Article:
We aim to integrate the poorly studied protists (i.e. microbial eukaryotes) in global evolutionary models. Protists have dominated eukaryotic life since the origin of complex cellular structures, but very few species are in culture and so they have mostly remained enigmatic. As a result, we only have a very partial view of the broad eukaryotic diversity, which prevents us to derive an accurate picture of the origin and evolution of the cells that ultimately resulted in the diversity we can observe today. In my group, we explore the microbial dark matter to bridge gaps in our understanding of the deep eukaryote evolution. Our main questions relate to some of the most transformative lifestyle transitions in the evolution of complex life, such as the origin and spread of plastids or transition to parasitism. All of these lifestyle transitions have occurred repeatedly across the tree, but because we are missing key evolutionary lineages our understanding is patchy.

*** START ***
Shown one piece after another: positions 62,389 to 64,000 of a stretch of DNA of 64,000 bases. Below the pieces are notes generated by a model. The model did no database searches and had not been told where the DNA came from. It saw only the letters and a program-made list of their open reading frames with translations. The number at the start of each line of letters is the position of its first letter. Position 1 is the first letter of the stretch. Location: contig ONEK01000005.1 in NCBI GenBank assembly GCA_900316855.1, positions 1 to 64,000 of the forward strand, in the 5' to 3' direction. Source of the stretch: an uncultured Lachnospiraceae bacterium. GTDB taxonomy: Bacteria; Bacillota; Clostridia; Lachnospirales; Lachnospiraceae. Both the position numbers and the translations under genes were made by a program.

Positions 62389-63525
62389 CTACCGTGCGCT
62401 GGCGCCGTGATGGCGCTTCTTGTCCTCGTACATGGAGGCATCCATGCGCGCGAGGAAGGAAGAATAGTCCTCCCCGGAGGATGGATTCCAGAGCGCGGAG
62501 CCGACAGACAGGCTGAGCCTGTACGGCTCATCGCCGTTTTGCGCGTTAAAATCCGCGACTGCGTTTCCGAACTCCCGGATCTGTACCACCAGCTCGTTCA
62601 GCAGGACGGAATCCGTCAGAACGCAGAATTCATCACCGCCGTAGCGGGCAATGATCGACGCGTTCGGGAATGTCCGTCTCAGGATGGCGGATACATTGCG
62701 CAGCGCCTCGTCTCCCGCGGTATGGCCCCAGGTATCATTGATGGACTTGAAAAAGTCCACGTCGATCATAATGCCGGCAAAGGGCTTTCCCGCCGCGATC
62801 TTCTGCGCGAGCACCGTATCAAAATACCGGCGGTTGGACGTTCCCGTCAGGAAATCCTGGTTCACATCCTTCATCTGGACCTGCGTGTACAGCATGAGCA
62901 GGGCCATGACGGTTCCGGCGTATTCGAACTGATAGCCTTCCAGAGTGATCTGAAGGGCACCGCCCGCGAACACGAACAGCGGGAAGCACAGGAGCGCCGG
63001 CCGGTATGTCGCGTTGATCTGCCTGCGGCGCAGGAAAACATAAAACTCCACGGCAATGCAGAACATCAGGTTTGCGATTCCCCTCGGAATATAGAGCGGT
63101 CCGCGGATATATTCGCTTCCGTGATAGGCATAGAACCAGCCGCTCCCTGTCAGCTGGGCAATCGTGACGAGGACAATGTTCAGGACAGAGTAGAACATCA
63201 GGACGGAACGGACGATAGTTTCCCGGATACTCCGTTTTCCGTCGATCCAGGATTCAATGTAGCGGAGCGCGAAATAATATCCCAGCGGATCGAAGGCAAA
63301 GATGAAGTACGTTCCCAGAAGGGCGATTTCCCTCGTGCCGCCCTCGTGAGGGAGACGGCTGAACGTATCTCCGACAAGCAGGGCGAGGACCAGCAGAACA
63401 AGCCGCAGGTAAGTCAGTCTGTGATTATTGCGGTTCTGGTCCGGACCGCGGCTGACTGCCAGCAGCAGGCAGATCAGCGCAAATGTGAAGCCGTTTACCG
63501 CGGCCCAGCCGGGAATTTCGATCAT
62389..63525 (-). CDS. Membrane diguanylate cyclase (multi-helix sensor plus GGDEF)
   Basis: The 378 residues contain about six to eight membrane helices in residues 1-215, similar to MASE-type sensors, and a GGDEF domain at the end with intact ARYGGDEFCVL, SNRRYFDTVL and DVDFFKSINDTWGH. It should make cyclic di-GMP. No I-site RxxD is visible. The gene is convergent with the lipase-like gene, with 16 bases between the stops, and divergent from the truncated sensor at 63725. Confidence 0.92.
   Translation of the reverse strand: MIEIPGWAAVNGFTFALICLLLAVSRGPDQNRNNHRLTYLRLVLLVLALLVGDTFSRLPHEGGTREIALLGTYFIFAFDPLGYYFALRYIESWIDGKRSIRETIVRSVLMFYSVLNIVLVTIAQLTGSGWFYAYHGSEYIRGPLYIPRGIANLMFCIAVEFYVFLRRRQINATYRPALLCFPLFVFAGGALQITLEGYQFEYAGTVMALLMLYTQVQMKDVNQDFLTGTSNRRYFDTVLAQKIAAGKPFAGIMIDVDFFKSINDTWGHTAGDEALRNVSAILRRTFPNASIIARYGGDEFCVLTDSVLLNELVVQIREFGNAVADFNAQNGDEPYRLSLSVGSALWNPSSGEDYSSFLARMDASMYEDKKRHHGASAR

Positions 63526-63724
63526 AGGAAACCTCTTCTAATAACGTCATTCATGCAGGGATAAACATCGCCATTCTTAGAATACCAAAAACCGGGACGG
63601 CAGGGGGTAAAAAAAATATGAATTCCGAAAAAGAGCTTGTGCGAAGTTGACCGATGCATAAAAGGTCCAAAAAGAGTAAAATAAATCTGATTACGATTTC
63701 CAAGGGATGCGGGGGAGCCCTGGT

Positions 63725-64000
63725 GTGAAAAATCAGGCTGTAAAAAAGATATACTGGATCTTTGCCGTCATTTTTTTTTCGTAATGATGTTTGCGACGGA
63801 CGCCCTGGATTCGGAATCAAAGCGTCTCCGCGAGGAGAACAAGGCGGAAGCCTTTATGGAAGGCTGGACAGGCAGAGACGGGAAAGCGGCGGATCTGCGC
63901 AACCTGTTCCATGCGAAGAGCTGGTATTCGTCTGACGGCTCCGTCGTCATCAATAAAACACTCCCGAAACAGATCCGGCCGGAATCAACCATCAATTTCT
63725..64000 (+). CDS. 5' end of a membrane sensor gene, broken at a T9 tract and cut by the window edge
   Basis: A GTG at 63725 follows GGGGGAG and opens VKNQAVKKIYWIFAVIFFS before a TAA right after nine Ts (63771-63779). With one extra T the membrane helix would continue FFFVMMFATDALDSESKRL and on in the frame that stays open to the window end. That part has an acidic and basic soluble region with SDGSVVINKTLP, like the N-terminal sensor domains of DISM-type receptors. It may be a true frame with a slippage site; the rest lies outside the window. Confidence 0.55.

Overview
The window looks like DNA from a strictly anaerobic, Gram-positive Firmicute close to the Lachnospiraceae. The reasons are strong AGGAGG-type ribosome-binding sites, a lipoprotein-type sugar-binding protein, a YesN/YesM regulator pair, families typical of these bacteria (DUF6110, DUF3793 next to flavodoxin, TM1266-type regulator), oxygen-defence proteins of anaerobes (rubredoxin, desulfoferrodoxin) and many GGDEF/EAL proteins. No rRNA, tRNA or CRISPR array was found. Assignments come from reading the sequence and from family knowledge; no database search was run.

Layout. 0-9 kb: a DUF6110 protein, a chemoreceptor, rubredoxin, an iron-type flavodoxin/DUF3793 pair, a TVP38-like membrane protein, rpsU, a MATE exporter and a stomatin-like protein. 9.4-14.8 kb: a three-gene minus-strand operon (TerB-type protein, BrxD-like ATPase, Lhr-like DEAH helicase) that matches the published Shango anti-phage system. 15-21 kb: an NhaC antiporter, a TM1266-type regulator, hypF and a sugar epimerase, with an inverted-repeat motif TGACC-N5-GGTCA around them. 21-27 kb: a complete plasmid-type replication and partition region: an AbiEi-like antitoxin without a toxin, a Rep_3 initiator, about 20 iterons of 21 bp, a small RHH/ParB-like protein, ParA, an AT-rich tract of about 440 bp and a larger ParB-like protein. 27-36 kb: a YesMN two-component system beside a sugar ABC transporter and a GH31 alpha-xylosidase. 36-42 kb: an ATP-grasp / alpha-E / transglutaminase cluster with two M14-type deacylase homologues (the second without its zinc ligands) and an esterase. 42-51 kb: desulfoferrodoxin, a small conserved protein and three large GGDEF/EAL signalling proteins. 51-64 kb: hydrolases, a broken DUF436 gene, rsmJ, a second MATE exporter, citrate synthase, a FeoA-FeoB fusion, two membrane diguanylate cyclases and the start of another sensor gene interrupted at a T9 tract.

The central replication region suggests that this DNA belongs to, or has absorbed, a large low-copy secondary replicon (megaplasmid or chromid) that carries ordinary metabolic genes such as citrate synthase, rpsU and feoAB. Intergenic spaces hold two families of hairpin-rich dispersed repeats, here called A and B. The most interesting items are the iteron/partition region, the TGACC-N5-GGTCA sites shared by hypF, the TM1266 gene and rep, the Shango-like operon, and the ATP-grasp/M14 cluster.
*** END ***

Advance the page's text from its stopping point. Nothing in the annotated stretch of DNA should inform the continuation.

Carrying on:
We use a combination of novel culture-independent genomics, transcriptomics, environmental DNA (eDNA) approaches but also more traditional protistology to identify unknown or orphan groups that represent missing evolutionary links. We attack the problem of partial sampling from two highly complementary angles: 1) phylogenomics, a gene-rich but taxon-limited method that allows to reconstruct the deep nodes in the tree of eukaryotes; 2) long-amplicon metabarcoding, a gene-poor but taxon-rich new method we are developing to phylogenetically and taxonomically resolve eDNA samples. Together, we hope that these approaches will produce a much more accurate representation of eukaryote evolution so that we can better reconstruct the history of life and the ancestral characteristics of the major eukaryotic groups.
More info on my group’s website.
Fabien Burki (PI)
Mahwash Jamy (PhD student)
Anders Alfjorden (PhD student)
Vasily Zlatogursky (postdoc)
Ioana Brännström (postdoc)
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